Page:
Could police barricades set up to control Occupy Wall Street crowds be to blame for 21 people losing their jobs at the Milk Street Cafe? That's owner Mark Epstein's story and he's sticking to it.
Epstein, who chose the Wall Street location because of heavy pedestrian traffic, said business had been steadily increasing since he opened the eatery in June. A few weeks after the protest began in September, though, he said everything changed.
"All of the sudden, everything went whacky and these barricades went up," Epstein told Metro. "And every week, it started to impact business more and more."
Epstein said sales took such a nose-dive in recent weeks that he was forced to eliminate an entire shift of workers and change his closing time from 9 p.m. to 3:30 p.m. during the week.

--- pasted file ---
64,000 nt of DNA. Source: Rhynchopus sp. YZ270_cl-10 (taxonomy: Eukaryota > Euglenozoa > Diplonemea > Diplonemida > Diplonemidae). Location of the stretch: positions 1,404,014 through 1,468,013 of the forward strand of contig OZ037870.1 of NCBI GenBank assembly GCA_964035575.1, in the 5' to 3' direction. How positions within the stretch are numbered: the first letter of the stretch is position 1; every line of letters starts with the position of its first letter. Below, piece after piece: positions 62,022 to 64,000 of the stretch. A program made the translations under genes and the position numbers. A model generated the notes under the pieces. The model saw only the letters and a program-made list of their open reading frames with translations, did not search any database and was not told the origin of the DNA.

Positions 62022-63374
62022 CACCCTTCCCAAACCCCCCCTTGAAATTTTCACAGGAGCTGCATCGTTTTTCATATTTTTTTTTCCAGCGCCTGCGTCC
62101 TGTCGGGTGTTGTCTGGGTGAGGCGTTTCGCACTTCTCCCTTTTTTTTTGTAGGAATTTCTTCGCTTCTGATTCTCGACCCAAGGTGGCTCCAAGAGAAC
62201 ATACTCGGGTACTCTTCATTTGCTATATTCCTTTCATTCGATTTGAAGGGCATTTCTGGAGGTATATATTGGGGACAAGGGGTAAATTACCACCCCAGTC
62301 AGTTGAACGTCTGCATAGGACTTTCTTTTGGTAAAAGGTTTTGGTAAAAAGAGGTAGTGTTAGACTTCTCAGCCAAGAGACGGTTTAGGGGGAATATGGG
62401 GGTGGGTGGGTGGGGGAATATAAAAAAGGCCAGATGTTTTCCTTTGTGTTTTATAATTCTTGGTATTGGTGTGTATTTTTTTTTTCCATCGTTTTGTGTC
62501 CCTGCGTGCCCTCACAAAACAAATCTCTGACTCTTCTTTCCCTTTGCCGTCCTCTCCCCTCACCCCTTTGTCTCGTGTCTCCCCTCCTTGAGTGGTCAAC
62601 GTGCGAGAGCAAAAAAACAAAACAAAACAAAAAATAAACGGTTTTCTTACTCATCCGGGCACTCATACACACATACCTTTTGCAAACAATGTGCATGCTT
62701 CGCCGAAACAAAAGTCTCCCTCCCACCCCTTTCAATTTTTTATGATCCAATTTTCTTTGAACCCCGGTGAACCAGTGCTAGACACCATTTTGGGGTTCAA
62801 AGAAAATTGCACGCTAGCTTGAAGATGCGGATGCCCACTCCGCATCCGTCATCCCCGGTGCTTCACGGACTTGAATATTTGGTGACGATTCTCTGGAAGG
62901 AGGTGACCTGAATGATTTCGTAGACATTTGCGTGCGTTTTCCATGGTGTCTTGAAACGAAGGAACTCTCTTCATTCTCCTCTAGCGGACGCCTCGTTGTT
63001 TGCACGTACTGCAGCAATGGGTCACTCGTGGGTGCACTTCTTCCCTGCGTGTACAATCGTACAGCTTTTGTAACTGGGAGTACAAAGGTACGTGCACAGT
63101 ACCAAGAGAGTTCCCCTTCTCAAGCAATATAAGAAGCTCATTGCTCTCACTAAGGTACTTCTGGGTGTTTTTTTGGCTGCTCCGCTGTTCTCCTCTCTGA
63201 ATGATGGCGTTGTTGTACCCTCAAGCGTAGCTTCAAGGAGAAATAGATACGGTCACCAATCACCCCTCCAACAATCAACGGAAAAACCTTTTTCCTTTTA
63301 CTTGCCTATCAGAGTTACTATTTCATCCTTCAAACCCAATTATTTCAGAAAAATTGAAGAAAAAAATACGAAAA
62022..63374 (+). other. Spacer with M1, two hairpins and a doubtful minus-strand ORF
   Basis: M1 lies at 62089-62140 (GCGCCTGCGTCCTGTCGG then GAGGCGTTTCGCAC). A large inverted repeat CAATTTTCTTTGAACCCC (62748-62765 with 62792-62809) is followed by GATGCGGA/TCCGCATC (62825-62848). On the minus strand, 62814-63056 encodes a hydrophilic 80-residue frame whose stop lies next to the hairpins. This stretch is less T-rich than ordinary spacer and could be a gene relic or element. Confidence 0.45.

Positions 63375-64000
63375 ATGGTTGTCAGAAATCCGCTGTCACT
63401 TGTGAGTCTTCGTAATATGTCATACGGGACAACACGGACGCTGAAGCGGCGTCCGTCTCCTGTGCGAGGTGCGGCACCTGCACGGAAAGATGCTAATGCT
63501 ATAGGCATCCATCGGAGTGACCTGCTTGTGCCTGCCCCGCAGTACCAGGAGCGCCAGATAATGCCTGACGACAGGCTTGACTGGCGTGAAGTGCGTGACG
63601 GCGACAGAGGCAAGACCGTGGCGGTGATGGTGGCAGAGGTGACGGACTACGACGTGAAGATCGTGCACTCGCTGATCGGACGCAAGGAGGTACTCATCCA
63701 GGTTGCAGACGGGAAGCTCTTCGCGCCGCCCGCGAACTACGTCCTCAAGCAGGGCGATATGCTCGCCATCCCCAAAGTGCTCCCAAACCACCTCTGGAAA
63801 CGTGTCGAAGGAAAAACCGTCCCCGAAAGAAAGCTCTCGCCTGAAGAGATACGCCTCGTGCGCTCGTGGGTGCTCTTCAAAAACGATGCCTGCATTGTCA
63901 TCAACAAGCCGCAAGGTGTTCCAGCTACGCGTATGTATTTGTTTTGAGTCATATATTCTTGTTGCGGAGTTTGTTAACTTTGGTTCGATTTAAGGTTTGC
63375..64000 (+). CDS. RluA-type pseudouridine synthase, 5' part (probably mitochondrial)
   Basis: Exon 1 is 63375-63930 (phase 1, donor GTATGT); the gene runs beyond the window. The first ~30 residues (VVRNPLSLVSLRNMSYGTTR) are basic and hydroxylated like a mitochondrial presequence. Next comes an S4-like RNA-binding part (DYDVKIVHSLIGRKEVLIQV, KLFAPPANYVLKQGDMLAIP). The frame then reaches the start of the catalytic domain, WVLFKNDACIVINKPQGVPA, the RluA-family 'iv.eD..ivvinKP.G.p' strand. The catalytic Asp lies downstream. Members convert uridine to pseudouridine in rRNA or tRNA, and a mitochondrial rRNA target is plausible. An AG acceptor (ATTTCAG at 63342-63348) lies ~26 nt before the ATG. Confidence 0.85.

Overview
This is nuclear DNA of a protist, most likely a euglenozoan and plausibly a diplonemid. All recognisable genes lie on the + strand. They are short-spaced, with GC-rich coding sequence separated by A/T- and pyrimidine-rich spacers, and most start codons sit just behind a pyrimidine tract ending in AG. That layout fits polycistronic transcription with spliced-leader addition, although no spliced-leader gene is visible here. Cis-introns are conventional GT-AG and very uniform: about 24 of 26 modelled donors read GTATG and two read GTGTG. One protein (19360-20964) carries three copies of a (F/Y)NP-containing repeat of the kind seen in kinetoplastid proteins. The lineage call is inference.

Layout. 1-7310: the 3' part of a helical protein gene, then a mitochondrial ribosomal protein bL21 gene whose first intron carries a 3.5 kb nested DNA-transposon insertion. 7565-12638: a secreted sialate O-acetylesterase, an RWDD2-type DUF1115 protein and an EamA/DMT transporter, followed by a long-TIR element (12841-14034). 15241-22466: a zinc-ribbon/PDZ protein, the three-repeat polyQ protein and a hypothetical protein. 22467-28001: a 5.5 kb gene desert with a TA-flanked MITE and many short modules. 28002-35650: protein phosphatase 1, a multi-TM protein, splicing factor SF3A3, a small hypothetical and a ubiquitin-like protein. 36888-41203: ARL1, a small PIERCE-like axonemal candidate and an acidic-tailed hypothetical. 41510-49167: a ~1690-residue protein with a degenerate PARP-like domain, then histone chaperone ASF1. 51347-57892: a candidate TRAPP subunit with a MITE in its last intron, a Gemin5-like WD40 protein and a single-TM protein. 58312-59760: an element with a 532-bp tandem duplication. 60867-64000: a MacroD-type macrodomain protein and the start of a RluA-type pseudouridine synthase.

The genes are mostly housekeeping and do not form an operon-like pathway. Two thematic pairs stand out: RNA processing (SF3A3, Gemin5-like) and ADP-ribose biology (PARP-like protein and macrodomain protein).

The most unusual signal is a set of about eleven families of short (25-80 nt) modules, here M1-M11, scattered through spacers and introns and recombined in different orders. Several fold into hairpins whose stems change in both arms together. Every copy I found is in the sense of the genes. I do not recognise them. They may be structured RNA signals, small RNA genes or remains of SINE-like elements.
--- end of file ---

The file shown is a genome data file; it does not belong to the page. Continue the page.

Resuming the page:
"I blame it on three groups," Epstein explained. "Protesters, city officials and police. The barricades are it."
Many people who work or live in the financial district have complained about the barricades set up by police on Wall Street, which have led to cramped and crowded sidewalks. In the early weeks of the protest, police also temporarily closed several subway entrances in the area.
Epstein said he believes those routine hassles caused people to avoid Wall Street, leading to the sharp decline in sales at the Milk Street Cafe. When asked whether he could bring those 21 laid off employees back to work if the barricades are removed, Epstein said he isn't sure.
"Nothing would make me happier. It depends on the business coming back," he said.